Tuesday, February 16, 2016

Vacay Birding: Keeping It on the DL

This past weekend Butler's Birds headed west to San Diego for some R&R. This trip was not a solo effort and as such the travel routes, travel times, and social entailment precluded any serious or concerted birding. Despite the allure of Jacumba and Anza Borrego, there were no detours between PHX and SD, and not just because all the driving was done at night. 
Even so, it has been touted much and more that one of birding's strengths is that is is easily doable in some capacity in any new area (or old) and this still held true on Coronado Island. As for that more serious birding trip out west...well that will be coming later this spring I think.

The west coast is famed for its birding and rightly so, but of no lesser notoriety are the aquatic mammal populations. To my mind, Sea Lions and their pinniped ilk are fascinating living links in the mammalian evolutionary chain. To other minds like those of some ancient sailors and perhaps modern day bronies, they were no doubt a troubling point of attraction that necessitated the invention of mermaids to assuage, justify, and bridge unnatural lubricious inclinations that develop after many weeks aboard a sea-vessel. There I said it. To be fair, they bask in the sun like Milanese in a coffee shop.

We spent a chunk of Saturday out on a whale and dolphin "safari," which was actually pretty cool for all the conversational pablum that sometimes accompanied the clientele.  At one point the catamaran became surrounded by a massive pod of Common Long-Beaked Dolphin, who can do a pretty good job of 'sharking it' with their dorsal fins and also, like most Dolphins, are probably more dangerous to people and animals than most sharks.


Beautiful, smart, and deadly...Dolphins are the femme fatales of the bay waters. They certainly slew me anyway. Apparently this huge pod off Dana Point is one of the largest in the U.S. and is composed of different recognizable sub-groups that have conglomerated over time. They operate with a republic-style government within this autonomous collective and also eat fish.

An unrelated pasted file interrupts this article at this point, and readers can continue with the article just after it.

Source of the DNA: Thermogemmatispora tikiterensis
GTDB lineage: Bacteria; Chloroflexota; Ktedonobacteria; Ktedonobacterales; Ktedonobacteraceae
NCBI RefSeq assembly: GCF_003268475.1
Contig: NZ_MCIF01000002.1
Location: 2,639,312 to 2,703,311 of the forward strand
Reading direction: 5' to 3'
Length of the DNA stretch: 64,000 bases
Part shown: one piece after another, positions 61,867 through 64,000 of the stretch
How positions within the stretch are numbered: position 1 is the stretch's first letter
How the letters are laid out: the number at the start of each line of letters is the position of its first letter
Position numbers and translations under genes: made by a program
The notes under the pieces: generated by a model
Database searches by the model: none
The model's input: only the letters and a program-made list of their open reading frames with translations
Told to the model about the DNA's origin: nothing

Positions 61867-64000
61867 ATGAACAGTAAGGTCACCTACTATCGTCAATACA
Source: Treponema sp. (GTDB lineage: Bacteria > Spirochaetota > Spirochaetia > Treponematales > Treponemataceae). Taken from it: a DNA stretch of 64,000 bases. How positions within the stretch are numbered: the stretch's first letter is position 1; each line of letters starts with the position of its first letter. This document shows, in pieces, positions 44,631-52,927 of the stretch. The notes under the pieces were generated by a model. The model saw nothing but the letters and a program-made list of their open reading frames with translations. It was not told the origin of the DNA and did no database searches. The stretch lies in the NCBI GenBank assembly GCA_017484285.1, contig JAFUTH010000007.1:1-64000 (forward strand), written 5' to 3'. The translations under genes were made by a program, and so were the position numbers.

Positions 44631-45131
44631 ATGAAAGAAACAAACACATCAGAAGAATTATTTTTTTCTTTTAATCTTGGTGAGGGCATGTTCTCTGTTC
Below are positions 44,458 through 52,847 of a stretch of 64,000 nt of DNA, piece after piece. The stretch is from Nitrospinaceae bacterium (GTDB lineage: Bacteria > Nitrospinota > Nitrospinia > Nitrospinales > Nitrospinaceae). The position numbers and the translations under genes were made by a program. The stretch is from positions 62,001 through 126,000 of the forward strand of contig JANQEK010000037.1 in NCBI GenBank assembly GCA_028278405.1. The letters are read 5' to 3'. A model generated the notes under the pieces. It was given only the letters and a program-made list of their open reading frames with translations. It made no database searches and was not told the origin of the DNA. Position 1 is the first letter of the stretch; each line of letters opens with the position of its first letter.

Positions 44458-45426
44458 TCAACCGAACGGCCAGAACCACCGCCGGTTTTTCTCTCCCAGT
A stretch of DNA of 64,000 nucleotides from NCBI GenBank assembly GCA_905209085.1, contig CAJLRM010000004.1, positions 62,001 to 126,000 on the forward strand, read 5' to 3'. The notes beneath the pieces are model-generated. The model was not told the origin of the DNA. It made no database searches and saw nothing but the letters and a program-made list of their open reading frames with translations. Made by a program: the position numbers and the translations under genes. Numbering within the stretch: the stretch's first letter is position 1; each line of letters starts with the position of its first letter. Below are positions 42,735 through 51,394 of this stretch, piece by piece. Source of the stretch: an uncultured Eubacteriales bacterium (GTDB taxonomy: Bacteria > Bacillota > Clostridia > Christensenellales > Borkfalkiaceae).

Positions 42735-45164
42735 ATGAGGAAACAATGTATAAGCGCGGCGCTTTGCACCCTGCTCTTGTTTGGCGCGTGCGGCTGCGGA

Even with hundreds of Dolphin, one sometimes feels a lack of mass, size, or grandeur when staring out into the vastness of the Pacific. Fortunately, there were a couple Gray Whales, presumably late migrants, making their way south along the coast. WHALES. I had never seen a whale before, and to be fair in a sense still haven't, at least not the whole thing, but if you take the pieces from these photos and glue them together you'll get like 62% of a Gray Whale.


 Even though neither crew nor captain nor chorus seemed to have an interest in pelagic birds, I was still able to snag a few species, including a lifer in the form of fly-by Black-vented Sheerwaters. It also provided a reminder that I am really bad at identifying Loons (not super a lot of practice in central AZ ya know). This bird has a stout beak and partial white collar, which would point to Common, but it also has a lot of white on the face, white speckling on the wings, and seemingly a hint of rust on the front of its throat, which could indicate Red-throated. My guess is the speckling is variable and the red is an artifact of light, but are Common Loons often miles out from shore?

Both going out and coming in, this fellow stood sentinel of the Dana Point harbor. Ever been mugged, shark-attacked, or otherwise accosted at Dana Point? Me either, and we have him to thank for this preservation.